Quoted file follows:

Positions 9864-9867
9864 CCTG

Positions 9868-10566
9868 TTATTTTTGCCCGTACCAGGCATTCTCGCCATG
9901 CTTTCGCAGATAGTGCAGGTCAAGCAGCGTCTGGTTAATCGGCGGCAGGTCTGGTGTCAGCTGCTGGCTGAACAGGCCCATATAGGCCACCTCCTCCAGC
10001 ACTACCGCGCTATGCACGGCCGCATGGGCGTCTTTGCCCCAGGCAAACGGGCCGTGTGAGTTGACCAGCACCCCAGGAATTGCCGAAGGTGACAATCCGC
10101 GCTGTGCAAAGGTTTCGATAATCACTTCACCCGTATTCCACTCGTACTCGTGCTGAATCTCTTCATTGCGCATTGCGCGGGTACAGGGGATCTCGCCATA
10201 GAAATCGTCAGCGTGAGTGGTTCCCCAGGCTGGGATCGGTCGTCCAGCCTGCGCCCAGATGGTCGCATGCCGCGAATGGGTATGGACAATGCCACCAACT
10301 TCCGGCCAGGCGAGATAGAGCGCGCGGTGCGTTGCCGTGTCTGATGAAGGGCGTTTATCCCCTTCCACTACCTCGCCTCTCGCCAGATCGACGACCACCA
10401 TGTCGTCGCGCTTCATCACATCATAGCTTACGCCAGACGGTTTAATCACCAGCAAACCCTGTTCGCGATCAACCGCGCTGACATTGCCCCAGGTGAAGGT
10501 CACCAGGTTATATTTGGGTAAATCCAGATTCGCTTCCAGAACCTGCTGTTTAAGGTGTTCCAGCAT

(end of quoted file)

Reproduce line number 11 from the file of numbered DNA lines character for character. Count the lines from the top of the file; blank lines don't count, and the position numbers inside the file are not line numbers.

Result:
10501 CACCAGGTTATATTTGGGTAAATCCAGATTCGCTTCCAGAACCTGCTGTTTAAGGTGTTCCAGCAT